The Mayor issued annual budget instructions to City departments for FY24 and FY25 on December 16, 2022. The City is projecting a budget shortfall of approximately $728.3 million with a $200.8 million deficit in the first year and $527.6 million in the second year, out of an annual General Fund budget of approximately $6.8 billion. Therefore, City departments are required to propose cuts of 5% in FY24 and 8% (an additional 3%) in FY25 from their General Fund budgets. The Mayor’s target cut amounts for the Ethics Commission are $339,597 in FY24 to meet 5% and $543,355 in FY25 to meet 8%.

The budget instructions to departments are outlined below.

  • Prioritize filling or reclassifying vacancies for core departmental functions and Mayoral priorities
  • Propose remaining vacancies for budget savings
  • Maintain Mayoral initiatives and recommend ways to fund more efficiently
  • Prepare for outlook to worsen

The priorities that the Mayor has identified for the City are below.

  • Recovery of the local economy with focus on downtown and economic core
  • Improving public safety and street conditions
  • Reducing homelessness and transforming mental health service delivery
  • Accountability & equity in services and spending

Following submission of the budget proposals, the Mayor’s Budget Office will evaluate the requests and develop the Mayor’s proposed balanced budget to submit to the Board by June 1, 2023. The Board of Supervisors then considers the budget and must send a balanced budget back to the Mayor for signature by August 1, 2023.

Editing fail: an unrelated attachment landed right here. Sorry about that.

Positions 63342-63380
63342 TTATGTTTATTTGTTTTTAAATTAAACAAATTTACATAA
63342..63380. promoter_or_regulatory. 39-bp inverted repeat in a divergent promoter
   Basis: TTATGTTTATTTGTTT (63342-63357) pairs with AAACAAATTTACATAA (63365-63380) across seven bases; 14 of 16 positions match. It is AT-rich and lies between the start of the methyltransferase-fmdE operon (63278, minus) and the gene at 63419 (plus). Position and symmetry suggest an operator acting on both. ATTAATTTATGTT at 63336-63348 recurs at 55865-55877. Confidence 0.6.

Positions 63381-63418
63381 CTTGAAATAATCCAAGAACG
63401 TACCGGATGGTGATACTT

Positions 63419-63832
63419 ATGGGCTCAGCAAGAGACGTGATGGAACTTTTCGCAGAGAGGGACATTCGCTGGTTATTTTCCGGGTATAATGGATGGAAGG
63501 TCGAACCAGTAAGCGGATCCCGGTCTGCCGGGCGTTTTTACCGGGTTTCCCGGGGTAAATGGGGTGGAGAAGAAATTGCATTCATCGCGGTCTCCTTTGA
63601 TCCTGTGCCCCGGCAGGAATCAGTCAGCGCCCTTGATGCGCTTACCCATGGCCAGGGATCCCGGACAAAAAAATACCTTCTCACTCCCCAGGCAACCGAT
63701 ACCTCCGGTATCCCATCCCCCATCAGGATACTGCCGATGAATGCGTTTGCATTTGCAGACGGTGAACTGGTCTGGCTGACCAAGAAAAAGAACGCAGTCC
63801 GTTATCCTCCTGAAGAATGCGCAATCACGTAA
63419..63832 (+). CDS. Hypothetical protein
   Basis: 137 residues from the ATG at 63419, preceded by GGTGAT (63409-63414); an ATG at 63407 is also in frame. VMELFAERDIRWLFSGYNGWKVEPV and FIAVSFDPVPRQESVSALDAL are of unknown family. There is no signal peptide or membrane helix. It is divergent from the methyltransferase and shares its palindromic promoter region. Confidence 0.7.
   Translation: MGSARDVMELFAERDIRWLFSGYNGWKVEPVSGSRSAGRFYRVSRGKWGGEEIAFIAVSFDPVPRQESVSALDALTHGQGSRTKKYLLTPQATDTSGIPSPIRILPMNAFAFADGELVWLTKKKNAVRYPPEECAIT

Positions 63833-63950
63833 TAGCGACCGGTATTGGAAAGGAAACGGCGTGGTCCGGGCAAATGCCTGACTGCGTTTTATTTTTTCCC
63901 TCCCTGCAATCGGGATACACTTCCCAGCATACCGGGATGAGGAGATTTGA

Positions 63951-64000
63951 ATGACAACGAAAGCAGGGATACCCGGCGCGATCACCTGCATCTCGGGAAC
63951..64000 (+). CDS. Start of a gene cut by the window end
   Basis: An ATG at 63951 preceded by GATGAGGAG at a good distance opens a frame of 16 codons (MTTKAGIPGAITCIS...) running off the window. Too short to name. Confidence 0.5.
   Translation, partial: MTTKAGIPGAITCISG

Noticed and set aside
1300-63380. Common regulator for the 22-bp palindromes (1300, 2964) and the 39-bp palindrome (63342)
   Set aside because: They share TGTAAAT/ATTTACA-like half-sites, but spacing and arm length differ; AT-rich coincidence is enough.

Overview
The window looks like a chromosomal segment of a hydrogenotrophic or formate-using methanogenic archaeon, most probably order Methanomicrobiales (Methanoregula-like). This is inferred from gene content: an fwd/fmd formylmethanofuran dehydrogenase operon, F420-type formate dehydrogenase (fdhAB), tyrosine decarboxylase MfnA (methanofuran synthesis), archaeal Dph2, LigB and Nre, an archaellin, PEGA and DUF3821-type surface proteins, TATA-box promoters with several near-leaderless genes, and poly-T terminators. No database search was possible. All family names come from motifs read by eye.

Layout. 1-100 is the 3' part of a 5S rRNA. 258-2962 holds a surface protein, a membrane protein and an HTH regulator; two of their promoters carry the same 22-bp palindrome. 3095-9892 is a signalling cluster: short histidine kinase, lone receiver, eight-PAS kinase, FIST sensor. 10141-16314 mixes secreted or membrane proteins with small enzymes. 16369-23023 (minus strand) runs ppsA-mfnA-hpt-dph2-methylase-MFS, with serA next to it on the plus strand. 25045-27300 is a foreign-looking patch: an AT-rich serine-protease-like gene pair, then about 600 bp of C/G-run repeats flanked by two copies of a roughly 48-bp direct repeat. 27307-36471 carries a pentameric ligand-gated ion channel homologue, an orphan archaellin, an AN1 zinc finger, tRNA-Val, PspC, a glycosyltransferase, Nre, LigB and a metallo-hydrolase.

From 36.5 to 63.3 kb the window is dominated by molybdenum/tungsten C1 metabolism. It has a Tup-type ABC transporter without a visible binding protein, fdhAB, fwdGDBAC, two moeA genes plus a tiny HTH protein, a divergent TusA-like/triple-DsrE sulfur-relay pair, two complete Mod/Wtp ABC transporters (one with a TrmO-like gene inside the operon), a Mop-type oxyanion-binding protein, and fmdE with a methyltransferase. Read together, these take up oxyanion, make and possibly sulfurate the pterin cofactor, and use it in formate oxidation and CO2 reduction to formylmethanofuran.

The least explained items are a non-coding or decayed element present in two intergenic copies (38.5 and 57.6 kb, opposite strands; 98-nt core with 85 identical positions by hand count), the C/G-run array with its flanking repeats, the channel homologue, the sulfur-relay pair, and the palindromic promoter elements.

Department’s Strategic Priorities

Through its FY24-FY25 budget proposal, the Ethics Commission seeks to ensure funding to achieve its ongoing strategic goals as below:

  • Strong laws, well implemented, with timely and effective oversight and accountability to enhance the impact of core Commission programs.
  • Heightened awareness of the laws through organization-wide focus on practical tools and information, essential outreach, and accessible public disclosure to enhance understanding, promote improved compliance, and foster equitable and meaningful public engagement.
  • Strive for excellence through continuous improvement, transparency, and accountability for Commission’s work. Implement program and business process improvements and re-calibrate services as needed to maximize impact.

Department’s Funding Needs